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Increase in dog waste growing into big problem on trails

The Ridge to Rivers Trail crew picks up approximately 350 pounds of dog poop each week from trailhead trash cans.

From the City of Boise, Idaho (10/25/06)

photo of bikes on trail crossing road
"Pick up after your pet" sign at Crown Hill Park, Wheat Ridge, CO (Photo from Jefferson County Open Space)

An increase in dog waste is growing into a major problem in the Foothills.

More poop than ever is piling up at trailheads and along pathways, says David Gordon, River to Rivers Coordinator. "Without question, the No. 1 negative comment that we receive is the amount of dog waste encountered on trails, followed closely by dogs off leash in on-leash areas," he says. Dog owners frequently disregard on-leash trail restrictions in Hulls Gulch and Military Reserve.

Ridge to Rivers distributes 80,000 "mutt mitts" annually at a cost of $1,280. Additionally, thousands of used grocery bags are donated by city employees and local residents for use in the dispensers.

Gordon estimates that the mutt mitts account for only 50 percent of the waste laid on the trails annually. The Ridge to Rivers crew picks up approximately 350 pounds of dog poop each week from trailhead trash cans. The biggest contributors are the Grove in Hulls Gulch with approximately 80 pounds per week followed by the 9th Street Trailhead, Red Fox Trail and Military Reserve cans with about 45 pounds.

In 2003, an 11-member volunteer committee helped craft "controlled" off-leash regulations for dogs on selected trails. On controlled off-leash trails, dogs must remain within 30 feet of owners. Dogs are prohibited from approaching or harassing people, wildlife or other pets.

Off-leash trails comprise 95 percent of the Ridge to Rivers trail system. On-leash trails are located in the Camelsback/Lower Hulls Gulch area and Military Reserve.

"When you look at what is provided for dog owners in terms of so many off-leash trails and all of the mutt mitt dispensers and trash cans, it really should be pretty simple to follow the rules," says Gordon. "Cities with similar trail systems have enacted stricter measures to gain compliance with dog owners. We may need to do the same thing."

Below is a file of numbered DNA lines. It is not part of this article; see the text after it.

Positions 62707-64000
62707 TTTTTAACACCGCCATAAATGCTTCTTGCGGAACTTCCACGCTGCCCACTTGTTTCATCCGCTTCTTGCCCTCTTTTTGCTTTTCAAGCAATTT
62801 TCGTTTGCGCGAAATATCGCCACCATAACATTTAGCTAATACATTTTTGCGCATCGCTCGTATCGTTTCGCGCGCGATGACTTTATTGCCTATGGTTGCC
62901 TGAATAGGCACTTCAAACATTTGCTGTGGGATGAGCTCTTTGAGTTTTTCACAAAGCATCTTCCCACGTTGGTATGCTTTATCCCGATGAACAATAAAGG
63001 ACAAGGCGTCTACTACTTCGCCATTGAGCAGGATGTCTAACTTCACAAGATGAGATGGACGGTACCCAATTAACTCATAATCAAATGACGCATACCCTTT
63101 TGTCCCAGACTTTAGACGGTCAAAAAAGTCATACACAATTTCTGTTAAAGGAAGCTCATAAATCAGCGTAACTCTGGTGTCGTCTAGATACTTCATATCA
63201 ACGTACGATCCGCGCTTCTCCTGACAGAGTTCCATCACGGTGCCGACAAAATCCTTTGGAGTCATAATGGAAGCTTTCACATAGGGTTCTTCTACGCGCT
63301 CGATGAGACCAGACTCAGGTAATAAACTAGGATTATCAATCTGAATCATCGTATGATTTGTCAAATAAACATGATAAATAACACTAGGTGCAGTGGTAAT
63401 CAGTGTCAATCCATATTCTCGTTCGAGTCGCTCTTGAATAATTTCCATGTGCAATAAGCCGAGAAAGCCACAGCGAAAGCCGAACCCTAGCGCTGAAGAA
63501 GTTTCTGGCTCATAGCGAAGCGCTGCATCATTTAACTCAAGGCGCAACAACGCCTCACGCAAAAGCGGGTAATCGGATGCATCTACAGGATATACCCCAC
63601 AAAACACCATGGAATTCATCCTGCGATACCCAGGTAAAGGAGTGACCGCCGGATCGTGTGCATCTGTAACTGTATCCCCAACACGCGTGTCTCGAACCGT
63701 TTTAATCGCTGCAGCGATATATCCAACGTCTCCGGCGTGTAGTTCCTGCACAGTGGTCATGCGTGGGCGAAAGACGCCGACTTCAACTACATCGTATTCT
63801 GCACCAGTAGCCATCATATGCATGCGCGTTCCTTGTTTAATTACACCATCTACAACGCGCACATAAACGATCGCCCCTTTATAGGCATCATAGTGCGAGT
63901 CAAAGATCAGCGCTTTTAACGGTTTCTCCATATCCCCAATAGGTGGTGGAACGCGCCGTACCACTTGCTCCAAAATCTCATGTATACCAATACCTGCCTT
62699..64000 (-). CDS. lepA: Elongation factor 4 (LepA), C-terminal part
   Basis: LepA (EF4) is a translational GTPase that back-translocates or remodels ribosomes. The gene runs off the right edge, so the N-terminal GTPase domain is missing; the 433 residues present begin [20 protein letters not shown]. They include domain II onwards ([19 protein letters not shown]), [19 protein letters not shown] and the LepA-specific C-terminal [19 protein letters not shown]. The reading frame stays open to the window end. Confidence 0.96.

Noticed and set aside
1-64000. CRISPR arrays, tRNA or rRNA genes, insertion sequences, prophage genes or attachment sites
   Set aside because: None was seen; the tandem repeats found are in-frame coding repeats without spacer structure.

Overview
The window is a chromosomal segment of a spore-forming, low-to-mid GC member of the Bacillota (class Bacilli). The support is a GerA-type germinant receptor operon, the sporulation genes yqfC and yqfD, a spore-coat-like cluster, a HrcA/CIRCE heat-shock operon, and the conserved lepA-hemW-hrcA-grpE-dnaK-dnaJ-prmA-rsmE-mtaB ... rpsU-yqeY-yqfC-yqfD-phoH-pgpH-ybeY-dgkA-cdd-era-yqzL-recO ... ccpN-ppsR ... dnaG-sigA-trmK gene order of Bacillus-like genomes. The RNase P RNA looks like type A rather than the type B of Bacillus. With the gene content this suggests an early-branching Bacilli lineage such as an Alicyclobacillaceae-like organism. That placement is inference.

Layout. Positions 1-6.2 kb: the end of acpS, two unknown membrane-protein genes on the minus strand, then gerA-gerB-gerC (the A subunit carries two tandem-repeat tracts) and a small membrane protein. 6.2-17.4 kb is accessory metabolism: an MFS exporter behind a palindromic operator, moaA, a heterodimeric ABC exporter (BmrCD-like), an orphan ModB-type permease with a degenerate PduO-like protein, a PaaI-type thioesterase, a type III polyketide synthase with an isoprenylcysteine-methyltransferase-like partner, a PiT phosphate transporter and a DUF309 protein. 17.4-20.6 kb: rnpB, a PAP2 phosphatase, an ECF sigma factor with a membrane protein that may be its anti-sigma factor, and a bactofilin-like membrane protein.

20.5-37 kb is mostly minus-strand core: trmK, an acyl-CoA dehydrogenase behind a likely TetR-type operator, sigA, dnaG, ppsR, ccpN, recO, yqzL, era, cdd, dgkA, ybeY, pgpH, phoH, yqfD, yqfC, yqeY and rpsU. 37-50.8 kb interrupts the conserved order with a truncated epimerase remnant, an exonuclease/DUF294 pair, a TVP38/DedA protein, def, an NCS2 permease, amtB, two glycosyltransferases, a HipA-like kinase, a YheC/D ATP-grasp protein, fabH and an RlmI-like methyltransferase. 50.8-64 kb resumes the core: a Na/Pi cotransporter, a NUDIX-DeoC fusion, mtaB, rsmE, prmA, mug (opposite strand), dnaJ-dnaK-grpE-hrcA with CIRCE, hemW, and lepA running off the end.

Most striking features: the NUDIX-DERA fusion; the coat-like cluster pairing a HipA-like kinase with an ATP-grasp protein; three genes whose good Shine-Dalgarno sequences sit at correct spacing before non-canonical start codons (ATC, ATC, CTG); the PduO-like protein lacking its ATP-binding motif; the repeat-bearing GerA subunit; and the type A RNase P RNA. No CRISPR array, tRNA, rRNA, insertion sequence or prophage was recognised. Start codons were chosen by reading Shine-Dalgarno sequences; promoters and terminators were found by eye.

In recent years signage has been improved to educate dog owners about regulations, says Gordon. He also pointed out that Ridge to River's volunteer Trail Rangers spend a large portion of their time talking to dog owners about the rules, but it doesn't seem to be changing behavior patterns.

Ridge to Rivers is a collaborative effort of local, state and federal partners working together to maintain trails and open space in the Boise Foothills. Funding for the program is provided by the City of Boise, Bureau of Land Management, Boise National Forest, and Ada County.

The Ridge to Rivers Trail provides this reminder to visitors to its website:

Dog Owners!! The number one complaint we hear from Ridge to Rivers trail users is the lack of willingness by dog owners to pick up after their pets. Bring a baggy, or grab a mutt mitt from one of the many dispensers we have at trailheads, and deposit your doggy's exhaust in a trash can. Doing so, and abiding by the leash regulations will help to ensure that your pets are welcome on Ridge to Rivers trails. Reminder: Dogs are required to be On-Leash at trailheads in Military Reserve and Hulls Gulch. Failure to follow leash restrictions may result in a fine.

For information about the Ridge to Rivers trail system, see www.cityofboise.org/parks/foothills or call Gordon at 514-3755.

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